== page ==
Though I’m not into numerology, it did give me pause to realize that one of the key moments in the founding of the Ming Dynasty occurred exactly 666 years ago.
On the second day in the sixth month of an Yiwei year that corresponds to the Western date of July 10, 1355, Zhu Yuanzhang led his newly-acquired fleet from Hezhou, his temporary base on the northwest bank of the Yangzi River. He was headed toward a outcrop on the far shore known as Ox Barrier. One of Zhu’s newest recruits, Chang Yuchun, was the first to make landfall. Chang jumped to the shore, wielded his ax and rushed toward the Mongol troops. Zhu Yuanzhang’s Red Turbans surged behind Chang’s charge and routed the imperial army from their fort in the cliffs. Chang’s attack was so heroic that it is said you can still see his footprint in the boulders above the site of the landfall.
Such are the tall tales told of that fateful moment.
Not sure how long it will last, but right now I’m featured on the home page of IndieReader.com. Whoop whoop! My book, the Lacquered Talisman, is among four profiles, and I’m in good company with Suzanne Tierney’s WWII historical fiction, and WG Hladky’s award-winning science fiction.
My profile discusses why I decided to write a novel about the founder of the Ming Dynasty, who I’d pick to play him in a movie, and more. Happy reading!
The Lunar New Year for 2021 starts Friday, Feb. 12. Up next in the cycle of the Chinese zodiac animals is the ox.
Since I have been writing fiction about the life story of Zhu Yuanzhang, founder of the Ming Dynasty, an ox year brought to mind stories of how the founder started out as a cattle herder.
Collections of stories about Zhu Yuanzhang’s childhood often include a subversive one from his herd boy days. It comes in a few different forms, but always has the future emperor leading his fellow herd boys in eating one of the animals they are supposed to be protecting.
“What’s a nice Jewish girl like you doing writing about the Ming founding?”
A California-based literary agent once asked me this after I proposed a novel about the story of the fourteenth-century Ming Dynasty founder, Zhu Yuanzhang.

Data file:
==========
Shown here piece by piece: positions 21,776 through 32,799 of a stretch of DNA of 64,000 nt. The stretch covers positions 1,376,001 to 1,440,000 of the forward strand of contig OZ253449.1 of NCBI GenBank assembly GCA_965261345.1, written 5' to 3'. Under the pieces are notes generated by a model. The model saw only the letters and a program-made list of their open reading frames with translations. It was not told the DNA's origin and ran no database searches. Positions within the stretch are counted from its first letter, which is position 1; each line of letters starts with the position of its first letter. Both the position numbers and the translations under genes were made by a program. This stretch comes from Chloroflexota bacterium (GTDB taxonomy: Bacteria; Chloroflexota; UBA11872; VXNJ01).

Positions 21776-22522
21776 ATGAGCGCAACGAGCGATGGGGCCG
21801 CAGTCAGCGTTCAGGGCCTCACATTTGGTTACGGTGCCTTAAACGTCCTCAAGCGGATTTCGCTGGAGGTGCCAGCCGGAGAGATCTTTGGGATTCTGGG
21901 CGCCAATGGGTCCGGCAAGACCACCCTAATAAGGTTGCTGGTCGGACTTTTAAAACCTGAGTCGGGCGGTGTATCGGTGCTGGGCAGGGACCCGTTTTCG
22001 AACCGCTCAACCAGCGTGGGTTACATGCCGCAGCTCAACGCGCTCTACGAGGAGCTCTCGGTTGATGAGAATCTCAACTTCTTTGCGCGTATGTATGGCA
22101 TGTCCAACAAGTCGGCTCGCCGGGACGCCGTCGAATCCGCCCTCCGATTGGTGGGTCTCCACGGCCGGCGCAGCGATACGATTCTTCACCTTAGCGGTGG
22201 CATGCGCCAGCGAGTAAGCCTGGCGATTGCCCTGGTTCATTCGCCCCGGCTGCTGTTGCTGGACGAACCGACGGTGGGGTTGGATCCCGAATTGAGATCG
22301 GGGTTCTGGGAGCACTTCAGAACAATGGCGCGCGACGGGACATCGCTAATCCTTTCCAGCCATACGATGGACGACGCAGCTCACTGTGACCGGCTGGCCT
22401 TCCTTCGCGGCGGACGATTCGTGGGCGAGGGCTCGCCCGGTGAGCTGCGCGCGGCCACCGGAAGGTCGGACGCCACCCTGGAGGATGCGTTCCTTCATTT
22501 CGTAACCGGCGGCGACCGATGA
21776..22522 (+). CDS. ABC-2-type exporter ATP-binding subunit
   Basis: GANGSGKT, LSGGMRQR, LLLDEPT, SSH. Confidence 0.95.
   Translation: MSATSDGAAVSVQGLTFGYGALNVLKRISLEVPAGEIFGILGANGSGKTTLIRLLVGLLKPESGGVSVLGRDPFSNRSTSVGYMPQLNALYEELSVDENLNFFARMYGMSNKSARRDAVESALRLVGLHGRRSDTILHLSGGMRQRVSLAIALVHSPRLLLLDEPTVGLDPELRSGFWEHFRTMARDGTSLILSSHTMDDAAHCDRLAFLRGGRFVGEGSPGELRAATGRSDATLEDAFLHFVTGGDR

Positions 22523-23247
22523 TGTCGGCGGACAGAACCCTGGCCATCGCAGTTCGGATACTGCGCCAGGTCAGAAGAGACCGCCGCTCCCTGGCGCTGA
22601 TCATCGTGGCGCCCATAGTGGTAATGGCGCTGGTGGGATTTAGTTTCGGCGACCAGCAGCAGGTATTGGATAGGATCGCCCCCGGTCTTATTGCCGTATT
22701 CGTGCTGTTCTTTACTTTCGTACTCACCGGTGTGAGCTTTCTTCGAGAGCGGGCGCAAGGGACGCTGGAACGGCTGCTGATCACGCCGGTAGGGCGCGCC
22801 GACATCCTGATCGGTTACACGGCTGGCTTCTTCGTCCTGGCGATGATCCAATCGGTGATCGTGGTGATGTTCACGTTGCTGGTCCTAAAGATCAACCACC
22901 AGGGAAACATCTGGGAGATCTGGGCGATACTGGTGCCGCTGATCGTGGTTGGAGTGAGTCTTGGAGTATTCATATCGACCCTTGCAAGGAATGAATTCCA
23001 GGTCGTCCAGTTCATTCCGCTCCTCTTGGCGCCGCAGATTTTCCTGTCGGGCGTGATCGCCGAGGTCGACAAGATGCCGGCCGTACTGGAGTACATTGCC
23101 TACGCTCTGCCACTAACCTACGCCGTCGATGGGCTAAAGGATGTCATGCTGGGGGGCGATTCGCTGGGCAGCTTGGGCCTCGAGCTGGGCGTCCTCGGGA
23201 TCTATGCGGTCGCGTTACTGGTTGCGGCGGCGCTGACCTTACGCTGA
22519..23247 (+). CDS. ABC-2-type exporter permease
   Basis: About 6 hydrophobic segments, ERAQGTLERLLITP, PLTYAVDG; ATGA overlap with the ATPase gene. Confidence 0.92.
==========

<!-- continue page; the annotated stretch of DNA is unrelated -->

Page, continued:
How to reply?
I mentioned that I’m not actually Jewish, but I knew that was not the point of the question. The agent was trying to tell me that he thought it strange to hear the idea for such a book coming from someone who is not Chinese.
Here’s a five-star review of my debut novel published August 12, 2020 on IndieReader.com, a website devoted to hybrid, small press, and self-published authors:
THE LACQUERED TALISMAN leads readers from the marriage of the first Ming Emperor’s parents, through his young life, and his years of devotion as a Buddhist monk, to the beginnings of the rebellion that would overturn a dynasty and set him on the throne of one of the greatest empires the world has ever known.
If not for the plague, China wouldn’t have a Ming Dynasty.
This startling thought has been on my mind as I sit at home in quarantine, enduring the epidemic of my era: COVID19.
Of course, if the Ming had not been founded in 1368, some other dynasty would have followed Kublai Khan’s Mongol Yuan. Perhaps the salt smuggler Zhang Shicheng would have prevailed with his Great Zhou Dynasty based in the city of Hangzhou (which the Ming founder squashed in 1367). My point is that the plague is what propelled the Ming founder onto the path that led to the founding. It is the single incident that pushed him off his expected trajectory of farming alongside his brothers in the fields along the Huai River. Zhu Yuanzhang was the youngest of four sons. If not for the plague, he would never have left his large family, which needed him in the fields. He death would have been unremarkable and we would know nothing about him. Continue reading →
I am starting to feel like a case study in how not to time your book release.
First, I stretched out the manuscript editing process so that my debut novel release date planned for late 2019 was postponed to February 1, 2020. It’s a nice date, except that my publisher is located in China, with a printing press in Hong Kong that closed down right about then to combat COVID-19.
Next, I held off on book promotion in the U.S., where I live, to allow time for getting the book printed. “Let’s give it six weeks,” I decided. That timed my first mid-March book promotion gig for the exact moment when things started to shut down around me in Wisconsin. Continue reading →
The Lacquered Talisman (300 pages, $19.99), a novel based on the life of Ming Dynasty founder Zhu Yuanzhang, is now available as a paperback or e-book wherever books are sold. Try my page on Bookshop.org! (Disclosure: I am an affiliate of Bookshop.org and I will earn a commission if you click through and make a purchase.) If you find my book at your favorite local bookstore – take a photo and send it to me!
She was born (on what corresponds to August 9 on our modern calendar) in 1332, married in 1352, and died in 1382. To be more specific, she was born in a Water Monkey year on the 18th day of the 7th month of the 3rd year in the Zhishun 至順 reign of the Mongol Yuan Dynasty’s Wenzong 元文宗 Emperor Tugh Temur.